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Claiming against a city for dangerous roads

If your car hits a pothole and you're injured, who is going to foot the bill? There's a chance that it's the city that should be covering the costs for your injuries and your vehicle repairs, but will it pay? Your attorney can help you seek out a claim, but you first have to figure out who can be held liable for the damage that has been done.

It's important that you file a claim against the locality responsible for that pothole, but getting the city to pay isn't as easy as it may seem. Anywhere in the country, a driver has the right to file a claim when a vehicle is damaged due to road conditions that should have been addressed by the local public works crews. For instance, if an earthquake causes dangerous bridge crossings, those bridges should be closed and repaired. If they aren't and a person is hurt while crossing, the chances are that the city is responsible.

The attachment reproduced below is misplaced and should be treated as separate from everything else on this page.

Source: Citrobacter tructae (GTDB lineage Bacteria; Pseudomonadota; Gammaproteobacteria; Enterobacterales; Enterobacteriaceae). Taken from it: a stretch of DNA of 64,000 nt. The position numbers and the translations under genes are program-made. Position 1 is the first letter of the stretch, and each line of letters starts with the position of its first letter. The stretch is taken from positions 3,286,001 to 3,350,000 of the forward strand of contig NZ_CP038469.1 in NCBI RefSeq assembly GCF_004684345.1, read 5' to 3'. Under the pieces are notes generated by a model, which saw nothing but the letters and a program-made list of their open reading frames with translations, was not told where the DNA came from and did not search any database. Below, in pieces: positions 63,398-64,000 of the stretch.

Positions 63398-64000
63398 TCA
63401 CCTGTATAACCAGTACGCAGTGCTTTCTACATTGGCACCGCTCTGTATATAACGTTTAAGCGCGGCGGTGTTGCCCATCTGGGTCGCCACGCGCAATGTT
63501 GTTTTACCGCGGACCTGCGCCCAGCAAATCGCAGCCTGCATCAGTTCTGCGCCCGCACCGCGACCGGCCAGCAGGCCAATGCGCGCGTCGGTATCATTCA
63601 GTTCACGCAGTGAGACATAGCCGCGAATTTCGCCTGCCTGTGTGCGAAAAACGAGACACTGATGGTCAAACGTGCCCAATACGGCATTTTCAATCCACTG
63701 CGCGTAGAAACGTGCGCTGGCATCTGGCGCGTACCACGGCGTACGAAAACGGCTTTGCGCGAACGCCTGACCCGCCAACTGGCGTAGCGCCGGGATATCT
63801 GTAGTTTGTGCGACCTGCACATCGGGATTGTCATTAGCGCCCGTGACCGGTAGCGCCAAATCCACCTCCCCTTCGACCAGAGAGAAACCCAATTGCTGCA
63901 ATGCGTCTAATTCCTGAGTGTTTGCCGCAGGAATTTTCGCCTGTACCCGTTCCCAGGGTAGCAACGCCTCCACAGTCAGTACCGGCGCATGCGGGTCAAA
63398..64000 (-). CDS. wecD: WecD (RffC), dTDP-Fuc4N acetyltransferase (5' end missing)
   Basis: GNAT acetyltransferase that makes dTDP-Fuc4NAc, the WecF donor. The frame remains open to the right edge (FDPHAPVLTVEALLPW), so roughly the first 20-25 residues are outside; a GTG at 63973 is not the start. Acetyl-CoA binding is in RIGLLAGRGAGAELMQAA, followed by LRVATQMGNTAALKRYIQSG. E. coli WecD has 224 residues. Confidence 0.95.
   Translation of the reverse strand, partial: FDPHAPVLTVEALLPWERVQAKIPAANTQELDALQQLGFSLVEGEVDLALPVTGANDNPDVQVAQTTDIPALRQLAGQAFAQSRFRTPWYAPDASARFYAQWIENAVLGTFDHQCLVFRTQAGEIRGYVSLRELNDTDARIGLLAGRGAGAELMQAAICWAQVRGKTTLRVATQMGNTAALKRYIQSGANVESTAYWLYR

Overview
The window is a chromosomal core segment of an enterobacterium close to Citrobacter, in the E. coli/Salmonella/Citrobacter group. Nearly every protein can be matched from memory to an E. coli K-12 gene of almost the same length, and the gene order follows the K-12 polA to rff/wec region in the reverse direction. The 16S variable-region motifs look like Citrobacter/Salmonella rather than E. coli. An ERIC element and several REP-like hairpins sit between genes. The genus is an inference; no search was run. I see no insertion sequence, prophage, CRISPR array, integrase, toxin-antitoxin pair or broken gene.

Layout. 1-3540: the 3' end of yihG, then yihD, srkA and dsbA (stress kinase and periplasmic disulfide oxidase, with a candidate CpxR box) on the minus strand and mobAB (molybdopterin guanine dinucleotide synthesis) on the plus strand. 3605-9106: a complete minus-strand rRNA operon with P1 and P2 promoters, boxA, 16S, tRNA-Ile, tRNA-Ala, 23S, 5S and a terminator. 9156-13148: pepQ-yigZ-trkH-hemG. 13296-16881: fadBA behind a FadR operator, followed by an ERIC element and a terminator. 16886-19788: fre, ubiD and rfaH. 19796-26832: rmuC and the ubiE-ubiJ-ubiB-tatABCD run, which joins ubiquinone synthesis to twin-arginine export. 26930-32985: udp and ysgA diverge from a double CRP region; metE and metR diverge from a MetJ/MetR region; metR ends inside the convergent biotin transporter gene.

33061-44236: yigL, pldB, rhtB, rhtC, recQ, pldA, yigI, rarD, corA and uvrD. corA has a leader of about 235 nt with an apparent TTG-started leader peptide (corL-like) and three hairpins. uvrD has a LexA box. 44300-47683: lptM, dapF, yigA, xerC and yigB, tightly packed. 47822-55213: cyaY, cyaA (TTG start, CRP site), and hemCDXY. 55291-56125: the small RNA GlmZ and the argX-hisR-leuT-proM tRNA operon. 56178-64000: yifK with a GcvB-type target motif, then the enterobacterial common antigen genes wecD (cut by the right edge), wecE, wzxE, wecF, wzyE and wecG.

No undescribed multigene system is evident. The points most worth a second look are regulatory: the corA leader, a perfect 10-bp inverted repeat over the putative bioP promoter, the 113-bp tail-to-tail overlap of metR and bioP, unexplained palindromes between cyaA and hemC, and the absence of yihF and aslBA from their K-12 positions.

The problem is that many cities are difficult when claims come up. They may try to avoid paying or pay only when they absolutely have to. This makes claims difficult, since they may drag on for many months or victims may face low-balled settlements.

One way some cities try to get out of paying is to check and see if the road conditions have been reported. If not, it can't be reasonably stated that the city knew about the damage, so it had no time to repair it. If it was reported, then the city needs enough time to send workers to do the repairs; that could be as long as two weeks.

Source: TIME, "Your City Could Pay for Car Damage Caused by Potholes. But It Probably Won’t," Brad Tuttle, accessed Jan. 27, 2016

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